The government will continue to free up student number controls for alternative providers predominantly offering degree level courses for the 2017-18 academic year. The best providers can also grow their student places further through the performance pool.
Here is the investment in human capital that drives personal, debt-fuelled investment in education, connected to data-driven marketisation and financialisation, and further privatisation. This is education as the lifelong search for absolute and then relative surplus-value, through individual and institutional competition, grounded in the market and finance.
At issue is what is to be done? One route for the generation of alternatives is to analyse the content and forms of academic labour in terms of social labour. This seeks to abolish the fetishised role of the academic whilst retaining the intellectual content of its labour at the level of society. Thus, intellectuality/intellectual activity would become a communal good, and its social development would stand against overwork.
Now if this assumption is made, the general character of labour would not be given to it only by exchange; its assumed communal character would determine participation in the products. The communal character of production would from the outset make the product into a communal, general one. The exchange initially occurring in production, which would not be an exchange of exchange values but of activities determined by communal needs and communal purposes, would include from the beginning the individual’s participation in the communal world of products… labour would be posited as general labour prior to exchange, i.e., the exchange of products would not in any way be the medium mediating the participation of the individual in general production. Mediation of course has to take place.
Karl Marx. 1986. Grundrisse. London: Penguin, p. 108.
Joss Winn quotes Peter Hudis in his analysis of this passage, with ramifications for this discussion of absolute/relative surplus-value, and individualised overwork, in the context of alternative, communal activity that is defined socially rather than abstractly.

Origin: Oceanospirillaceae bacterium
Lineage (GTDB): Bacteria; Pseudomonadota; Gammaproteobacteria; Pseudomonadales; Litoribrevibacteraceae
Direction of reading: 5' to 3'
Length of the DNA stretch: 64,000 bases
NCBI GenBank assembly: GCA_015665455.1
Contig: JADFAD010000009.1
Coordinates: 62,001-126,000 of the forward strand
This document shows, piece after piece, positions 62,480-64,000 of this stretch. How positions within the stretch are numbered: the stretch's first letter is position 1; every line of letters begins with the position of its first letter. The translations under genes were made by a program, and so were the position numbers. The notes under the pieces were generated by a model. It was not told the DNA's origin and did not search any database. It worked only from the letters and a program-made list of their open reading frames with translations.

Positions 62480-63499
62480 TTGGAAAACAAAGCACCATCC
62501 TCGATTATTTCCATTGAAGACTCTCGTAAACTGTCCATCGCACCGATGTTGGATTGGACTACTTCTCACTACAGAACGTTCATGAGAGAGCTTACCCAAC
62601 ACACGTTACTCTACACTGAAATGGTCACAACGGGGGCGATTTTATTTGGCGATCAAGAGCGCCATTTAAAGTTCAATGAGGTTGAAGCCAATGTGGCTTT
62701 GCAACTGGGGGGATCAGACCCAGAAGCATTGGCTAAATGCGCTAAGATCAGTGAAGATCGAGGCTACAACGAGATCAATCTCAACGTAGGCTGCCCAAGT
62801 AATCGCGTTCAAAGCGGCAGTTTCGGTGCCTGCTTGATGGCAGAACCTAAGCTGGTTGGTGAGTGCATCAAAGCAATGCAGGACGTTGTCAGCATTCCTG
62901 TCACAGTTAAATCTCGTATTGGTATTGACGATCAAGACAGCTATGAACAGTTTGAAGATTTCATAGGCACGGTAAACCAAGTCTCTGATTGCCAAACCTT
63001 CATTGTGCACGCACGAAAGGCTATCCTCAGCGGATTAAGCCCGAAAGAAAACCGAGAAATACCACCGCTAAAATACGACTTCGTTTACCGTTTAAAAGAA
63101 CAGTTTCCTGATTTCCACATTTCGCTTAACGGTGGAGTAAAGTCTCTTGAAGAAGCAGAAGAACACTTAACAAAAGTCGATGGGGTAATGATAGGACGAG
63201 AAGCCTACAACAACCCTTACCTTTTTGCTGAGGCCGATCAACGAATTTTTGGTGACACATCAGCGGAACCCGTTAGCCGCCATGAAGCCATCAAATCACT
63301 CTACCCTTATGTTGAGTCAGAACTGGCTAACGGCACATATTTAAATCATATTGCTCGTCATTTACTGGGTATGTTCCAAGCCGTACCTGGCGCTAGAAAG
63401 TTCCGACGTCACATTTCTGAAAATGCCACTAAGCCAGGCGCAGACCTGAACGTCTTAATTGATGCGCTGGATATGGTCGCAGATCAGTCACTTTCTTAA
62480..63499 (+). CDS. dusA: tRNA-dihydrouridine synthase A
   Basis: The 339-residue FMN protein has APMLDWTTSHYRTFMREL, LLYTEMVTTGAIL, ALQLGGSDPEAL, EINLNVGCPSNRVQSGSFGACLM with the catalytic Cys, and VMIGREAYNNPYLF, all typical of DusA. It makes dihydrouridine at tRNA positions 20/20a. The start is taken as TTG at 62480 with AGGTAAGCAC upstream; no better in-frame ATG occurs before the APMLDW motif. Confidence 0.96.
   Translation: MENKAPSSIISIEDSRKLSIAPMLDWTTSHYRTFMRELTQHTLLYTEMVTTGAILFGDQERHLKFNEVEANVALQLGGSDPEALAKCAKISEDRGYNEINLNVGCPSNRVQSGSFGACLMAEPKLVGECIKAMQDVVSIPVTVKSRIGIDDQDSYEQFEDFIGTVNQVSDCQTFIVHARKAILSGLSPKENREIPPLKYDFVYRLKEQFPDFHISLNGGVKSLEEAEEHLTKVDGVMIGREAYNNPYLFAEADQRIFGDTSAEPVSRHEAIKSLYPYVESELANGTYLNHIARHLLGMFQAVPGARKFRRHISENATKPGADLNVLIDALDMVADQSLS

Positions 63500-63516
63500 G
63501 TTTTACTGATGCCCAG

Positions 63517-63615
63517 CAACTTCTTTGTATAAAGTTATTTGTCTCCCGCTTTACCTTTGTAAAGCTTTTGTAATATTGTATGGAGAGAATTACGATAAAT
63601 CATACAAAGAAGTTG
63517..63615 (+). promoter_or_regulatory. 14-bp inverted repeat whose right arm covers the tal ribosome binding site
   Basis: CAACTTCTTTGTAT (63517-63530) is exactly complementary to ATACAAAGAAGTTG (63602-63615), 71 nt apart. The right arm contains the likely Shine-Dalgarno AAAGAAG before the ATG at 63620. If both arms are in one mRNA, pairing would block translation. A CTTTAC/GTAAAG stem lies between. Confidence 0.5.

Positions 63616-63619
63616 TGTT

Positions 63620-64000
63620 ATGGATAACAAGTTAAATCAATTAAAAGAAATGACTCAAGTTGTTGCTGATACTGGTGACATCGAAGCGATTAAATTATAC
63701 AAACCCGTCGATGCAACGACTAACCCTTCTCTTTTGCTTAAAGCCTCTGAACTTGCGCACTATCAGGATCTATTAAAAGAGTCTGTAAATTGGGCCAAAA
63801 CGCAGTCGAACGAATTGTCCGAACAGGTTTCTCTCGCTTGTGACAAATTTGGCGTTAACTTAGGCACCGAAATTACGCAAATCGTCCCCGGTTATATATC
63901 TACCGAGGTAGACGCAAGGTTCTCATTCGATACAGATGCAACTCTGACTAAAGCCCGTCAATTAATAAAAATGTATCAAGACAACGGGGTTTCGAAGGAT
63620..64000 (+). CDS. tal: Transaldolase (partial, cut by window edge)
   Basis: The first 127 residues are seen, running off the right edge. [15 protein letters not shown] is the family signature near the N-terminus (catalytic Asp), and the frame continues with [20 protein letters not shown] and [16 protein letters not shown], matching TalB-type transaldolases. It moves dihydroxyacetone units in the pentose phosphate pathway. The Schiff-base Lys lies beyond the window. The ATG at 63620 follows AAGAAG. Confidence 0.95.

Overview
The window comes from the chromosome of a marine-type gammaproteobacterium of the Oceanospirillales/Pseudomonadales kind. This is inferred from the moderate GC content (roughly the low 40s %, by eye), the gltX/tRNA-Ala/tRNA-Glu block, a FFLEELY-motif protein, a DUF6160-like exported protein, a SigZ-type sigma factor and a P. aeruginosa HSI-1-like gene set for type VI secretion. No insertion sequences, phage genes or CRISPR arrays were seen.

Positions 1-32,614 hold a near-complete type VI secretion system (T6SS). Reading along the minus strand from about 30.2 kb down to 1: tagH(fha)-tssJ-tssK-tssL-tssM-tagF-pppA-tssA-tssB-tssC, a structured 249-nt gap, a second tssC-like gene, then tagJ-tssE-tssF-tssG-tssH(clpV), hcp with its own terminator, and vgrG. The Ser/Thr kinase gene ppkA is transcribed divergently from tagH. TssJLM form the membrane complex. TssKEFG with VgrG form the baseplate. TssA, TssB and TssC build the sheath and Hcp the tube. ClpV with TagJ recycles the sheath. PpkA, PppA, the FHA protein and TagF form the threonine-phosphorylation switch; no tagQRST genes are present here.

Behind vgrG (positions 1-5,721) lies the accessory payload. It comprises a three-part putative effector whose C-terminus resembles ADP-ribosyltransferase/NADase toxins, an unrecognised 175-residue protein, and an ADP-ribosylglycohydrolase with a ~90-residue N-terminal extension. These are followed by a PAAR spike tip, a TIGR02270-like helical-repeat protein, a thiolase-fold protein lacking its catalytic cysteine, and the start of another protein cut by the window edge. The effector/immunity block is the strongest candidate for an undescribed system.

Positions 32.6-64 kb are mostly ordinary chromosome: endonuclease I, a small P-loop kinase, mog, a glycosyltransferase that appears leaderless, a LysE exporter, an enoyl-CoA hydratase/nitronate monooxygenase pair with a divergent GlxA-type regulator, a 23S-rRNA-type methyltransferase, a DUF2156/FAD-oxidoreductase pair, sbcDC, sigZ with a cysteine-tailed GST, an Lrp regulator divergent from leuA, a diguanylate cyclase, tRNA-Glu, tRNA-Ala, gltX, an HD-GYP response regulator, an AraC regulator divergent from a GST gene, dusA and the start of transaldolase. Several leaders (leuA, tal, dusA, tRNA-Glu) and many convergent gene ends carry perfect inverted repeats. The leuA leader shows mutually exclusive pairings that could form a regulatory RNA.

First, Marx acknowledges that labour would have a ‘general’ character in a new society. However, its generality would be radically different from what exists in capitalism, where discrete acts of individual labour become connected to one another (or are made general) through the act of commodity-exchange. In contrast, labour becomes general in the new society prior to the exchange of products, on the basis of the ‘the communal character of production’ itself. The community distributes the elements of production according to the individuals’ needs, instead of being governed by social forms that operate independently of their deliberation. Labour is general insofar as the community directly decides the manner and form of production. Marx is not referring here to the existence of small, isolated communities that operate in a world dominated by value-production. As noted above, Marx never adhered to the notion that socialism was possible in one country, let alone in one locale. He is pointing, instead, to a communal network of associations in which value-production has been superseded on a systemic level. Labour is therefore directly social, not indirectly social.
Second, Marx acknowledges that exchange of some sort would exist in a new society. However, exchange would be radically different from what prevails in capitalism, which is governed by the exchange of commodities. Instead of being based on exchange-values, prices, or markets, distribution would be governed by an exchange of activities that are ‘determined by communal needs and communal purposes’. The latter determines the exchange of activities, instead of being determined by the exchange of products that operate independently of it.
Third, Marx acknowledges that social mediation would exist in a new society. However, mediation would be radically different from that under capitalism, where it has an abstract character, since ‘mediation takes place through the exchange of commodities, through exchange value’ and money. In socialism, in contrast, ‘the presupposition is itself mediated, i.e., communal production, community as the basis of production, is assumed. The labour of the individual is from the outset taken as [directly] social labour’.
See Joss Winn. 2015. Communism In Practice: Directly Social Labour.
(Hudis, P. (2013) Marx’s Concept of the Alternative to Capitalism, Leiden: Brill. pp. 110-113.)
In overcoming overwork revealing the processes for the generation of absolute and relative surplus-value through academic labour are central. This is not a trade-off between research and teaching. This is addressing a culture of overwork and illness that is being structurally imposed as teaching intensity, learning gain, teaching excellence, and which is manifested as anxiety and illness. Only in this way can a discussion of meaningful, communal alternatives situate intellectual work at the level of society, rather than fetishised and exploited academic labour at the level of the market.